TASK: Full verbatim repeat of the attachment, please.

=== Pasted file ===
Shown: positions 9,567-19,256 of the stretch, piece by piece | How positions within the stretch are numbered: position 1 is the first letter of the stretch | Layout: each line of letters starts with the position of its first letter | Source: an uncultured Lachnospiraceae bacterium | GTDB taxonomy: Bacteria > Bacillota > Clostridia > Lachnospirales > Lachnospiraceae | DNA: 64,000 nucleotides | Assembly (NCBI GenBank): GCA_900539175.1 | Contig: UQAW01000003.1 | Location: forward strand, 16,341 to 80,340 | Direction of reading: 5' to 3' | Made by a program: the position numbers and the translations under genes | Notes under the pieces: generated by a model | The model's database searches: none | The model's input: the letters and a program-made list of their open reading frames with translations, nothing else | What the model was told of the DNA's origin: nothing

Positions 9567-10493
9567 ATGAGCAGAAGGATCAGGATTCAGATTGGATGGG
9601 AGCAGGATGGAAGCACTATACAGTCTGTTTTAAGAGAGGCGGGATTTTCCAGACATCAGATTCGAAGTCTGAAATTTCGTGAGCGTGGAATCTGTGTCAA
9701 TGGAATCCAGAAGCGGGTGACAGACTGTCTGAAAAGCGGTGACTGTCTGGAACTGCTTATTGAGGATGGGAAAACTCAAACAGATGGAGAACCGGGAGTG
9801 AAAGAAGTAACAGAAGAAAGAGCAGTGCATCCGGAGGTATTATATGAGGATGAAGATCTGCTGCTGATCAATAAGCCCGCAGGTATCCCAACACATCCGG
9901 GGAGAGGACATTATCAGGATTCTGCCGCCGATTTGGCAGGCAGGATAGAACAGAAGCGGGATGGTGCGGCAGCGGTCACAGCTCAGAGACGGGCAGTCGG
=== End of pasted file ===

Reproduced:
Shown: positions 9,567-19,256 of the stretch, piece by piece | How positions within the stretch are numbered: position 1 is the first letter of the stretch | Layout: each line of letters starts with the position of its first letter | Source: an uncultured Lachnospiraceae bacterium | GTDB taxonomy: Bacteria > Bacillota > Clostridia > Lachnospirales > Lachnospiraceae | DNA: 64,000 nucleotides | Assembly (NCBI GenBank): GCA_900539175.1 | Contig: UQAW01000003.1 | Location: forward strand, 16,341 to 80,340 | Direction of reading: 5' to 3' | Made by a program: the position numbers and the translations under genes | Notes under the pieces: generated by a model | The model's database searches: none | The model's input: the letters and a program-made list of their open reading frames with translations, nothing else | What the model was told of the DNA's origin: nothing

Positions 9567-10493
9567 ATGAGCAGAAGGATCAGGATTCAGATTGGATGGG
9601 AGCAGGATGGAAGCACTATACAGTCTGTTTTAAGAGAGGCGGGATTTTCCAGACATCAGATTCGAAGTCTGAAATTTCGTGAGCGTGGAATCTGTGTCAA
9701 TGGAATCCAGAAGCGGGTGACAGACTGTCTGAAAAGCGGTGACTGTCTGGAACTGCTTATTGAGGATGGGAAAACTCAAACAGATGGAGAACCGGGAGTG
9801 AAAGAAGTAACAGAAGAAAGAGCAGTGCATCCGGAGGTATTATATGAGGATGAAGATCTGCTGCTGATCAATAAGCCCGCAGGTATCCCAACACATCCGG
9901 GGAGAGGACATTATCAGGATTCTGCCGCCGATTTGGCAGGCAGGATAGAACAGAAGCGGGATGGTGCGGCAGCGGTCACAGCTCAGAGACGGGCAGTCGG